The Purposefulness of Being Mindful
Being Mindful is paying attention “on purpose”. In other words, mindfulness involves an intentional conscious direction of your awareness. Sometimes I talk about “mindfulness” and “awareness” as if they were the same thing, but that’s not exactly true. You may be aware of being angry, but that wouldn’t necessarily mean you were being mindful of your anger. To be mindful you need to be purposefully aware of yourself, not just vaguely or habitually aware. For example, awareness that you are driving your car is not the same as driving mindfully.
Let’s take this example of driving and let’s look at it a little closer. If you are purposefully aware of driving, you are consciously prepared and watchful in order to pilot the car successfully, you are aware of the process of driving. You’re intentionally watching the road and anticipating the necessary responses. You may sometimes notice your mind wandering, and when it does you purposefully bring your attention back to the task.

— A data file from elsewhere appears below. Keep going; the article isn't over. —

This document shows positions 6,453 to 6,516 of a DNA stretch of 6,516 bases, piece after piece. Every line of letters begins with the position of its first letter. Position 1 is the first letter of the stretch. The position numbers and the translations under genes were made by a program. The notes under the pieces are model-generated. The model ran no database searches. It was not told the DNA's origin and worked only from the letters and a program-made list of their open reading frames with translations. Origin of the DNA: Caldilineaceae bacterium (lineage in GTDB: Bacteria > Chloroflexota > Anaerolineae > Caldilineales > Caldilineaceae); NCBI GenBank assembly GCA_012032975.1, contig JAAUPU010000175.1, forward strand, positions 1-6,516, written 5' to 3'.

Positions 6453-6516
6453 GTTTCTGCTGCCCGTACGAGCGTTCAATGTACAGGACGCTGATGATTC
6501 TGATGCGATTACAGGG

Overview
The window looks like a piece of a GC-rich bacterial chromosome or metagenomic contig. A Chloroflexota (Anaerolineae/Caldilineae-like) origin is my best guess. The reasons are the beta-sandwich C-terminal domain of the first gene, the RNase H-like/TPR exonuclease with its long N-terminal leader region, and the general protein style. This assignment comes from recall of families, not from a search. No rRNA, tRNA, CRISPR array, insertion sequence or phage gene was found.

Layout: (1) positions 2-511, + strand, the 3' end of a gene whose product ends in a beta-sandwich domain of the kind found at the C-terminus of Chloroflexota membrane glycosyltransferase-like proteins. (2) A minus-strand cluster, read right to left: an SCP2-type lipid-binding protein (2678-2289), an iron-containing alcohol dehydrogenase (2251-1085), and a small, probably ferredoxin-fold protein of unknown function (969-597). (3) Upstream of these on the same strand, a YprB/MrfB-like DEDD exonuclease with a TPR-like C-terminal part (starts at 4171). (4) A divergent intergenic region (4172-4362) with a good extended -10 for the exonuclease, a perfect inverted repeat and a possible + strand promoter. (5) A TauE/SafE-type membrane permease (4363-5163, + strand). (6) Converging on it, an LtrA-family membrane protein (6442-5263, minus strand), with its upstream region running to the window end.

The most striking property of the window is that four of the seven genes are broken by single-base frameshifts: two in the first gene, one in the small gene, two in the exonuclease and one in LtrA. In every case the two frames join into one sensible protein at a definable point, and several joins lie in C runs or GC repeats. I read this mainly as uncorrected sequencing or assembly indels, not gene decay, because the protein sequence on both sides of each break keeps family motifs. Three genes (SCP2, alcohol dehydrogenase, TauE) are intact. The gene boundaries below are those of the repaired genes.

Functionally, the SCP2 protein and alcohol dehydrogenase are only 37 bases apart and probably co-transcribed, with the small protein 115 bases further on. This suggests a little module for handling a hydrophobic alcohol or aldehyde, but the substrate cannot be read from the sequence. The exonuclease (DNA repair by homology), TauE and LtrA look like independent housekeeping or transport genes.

When we’re driving unmindfully we may be vaguely aware of what we’re doing, but we’re probably thinking about other things at the same time, and we may also be listening to the radio or talking. So only a small part of our awareness is focused on driving, and we may be only loosely aware of the road and even less aware of our thoughts, physical sensations and feelings.
Because we’re only vaguely aware of our thoughts they wander freely. There’s only sporadic attempt to bring out attention back to our driving and therefore little purposefulness. This intention is a very important part of mindfulness. The intention to focus on your moment to moment experience, whether it be on your breath or a particular physical sensation or feeling, or something as habitual as driving, means that you are actively being mindful.